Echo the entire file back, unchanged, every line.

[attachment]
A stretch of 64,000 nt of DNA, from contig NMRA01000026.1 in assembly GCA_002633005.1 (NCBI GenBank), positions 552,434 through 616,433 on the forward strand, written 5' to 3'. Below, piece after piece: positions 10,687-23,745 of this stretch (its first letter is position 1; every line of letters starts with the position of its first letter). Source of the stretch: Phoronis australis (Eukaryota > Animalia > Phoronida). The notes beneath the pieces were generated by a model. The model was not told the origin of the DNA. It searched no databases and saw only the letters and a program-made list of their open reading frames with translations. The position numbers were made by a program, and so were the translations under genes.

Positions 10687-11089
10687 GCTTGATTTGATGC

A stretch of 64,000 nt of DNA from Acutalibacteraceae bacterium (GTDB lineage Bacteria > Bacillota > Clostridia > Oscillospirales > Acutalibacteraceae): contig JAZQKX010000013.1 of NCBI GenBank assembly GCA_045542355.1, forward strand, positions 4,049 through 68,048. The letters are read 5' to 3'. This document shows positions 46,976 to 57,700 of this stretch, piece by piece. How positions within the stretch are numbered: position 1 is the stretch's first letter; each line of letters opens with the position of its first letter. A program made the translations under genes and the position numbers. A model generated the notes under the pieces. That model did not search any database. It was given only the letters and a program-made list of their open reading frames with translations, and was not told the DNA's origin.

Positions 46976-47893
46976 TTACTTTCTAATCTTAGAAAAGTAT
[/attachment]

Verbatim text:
A stretch of 64,000 nt of DNA, from contig NMRA01000026.1 in assembly GCA_002633005.1 (NCBI GenBank), positions 552,434 through 616,433 on the forward strand, written 5' to 3'. Below, piece after piece: positions 10,687-23,745 of this stretch (its first letter is position 1; every line of letters starts with the position of its first letter). Source of the stretch: Phoronis australis (Eukaryota > Animalia > Phoronida). The notes beneath the pieces were generated by a model. The model was not told the origin of the DNA. It searched no databases and saw only the letters and a program-made list of their open reading frames with translations. The position numbers were made by a program, and so were the translations under genes.

Positions 10687-11089
10687 GCTTGATTTGATGC

A stretch of 64,000 nt of DNA from Acutalibacteraceae bacterium (GTDB lineage Bacteria > Bacillota > Clostridia > Oscillospirales > Acutalibacteraceae): contig JAZQKX010000013.1 of NCBI GenBank assembly GCA_045542355.1, forward strand, positions 4,049 through 68,048. The letters are read 5' to 3'. This document shows positions 46,976 to 57,700 of this stretch, piece by piece. How positions within the stretch are numbered: position 1 is the stretch's first letter; each line of letters opens with the position of its first letter. A program made the translations under genes and the position numbers. A model generated the notes under the pieces. That model did not search any database. It was given only the letters and a program-made list of their open reading frames with translations, and was not told the DNA's origin.

Positions 46976-47893
46976 TTACTTTCTAATCTTAGAAAAGTAT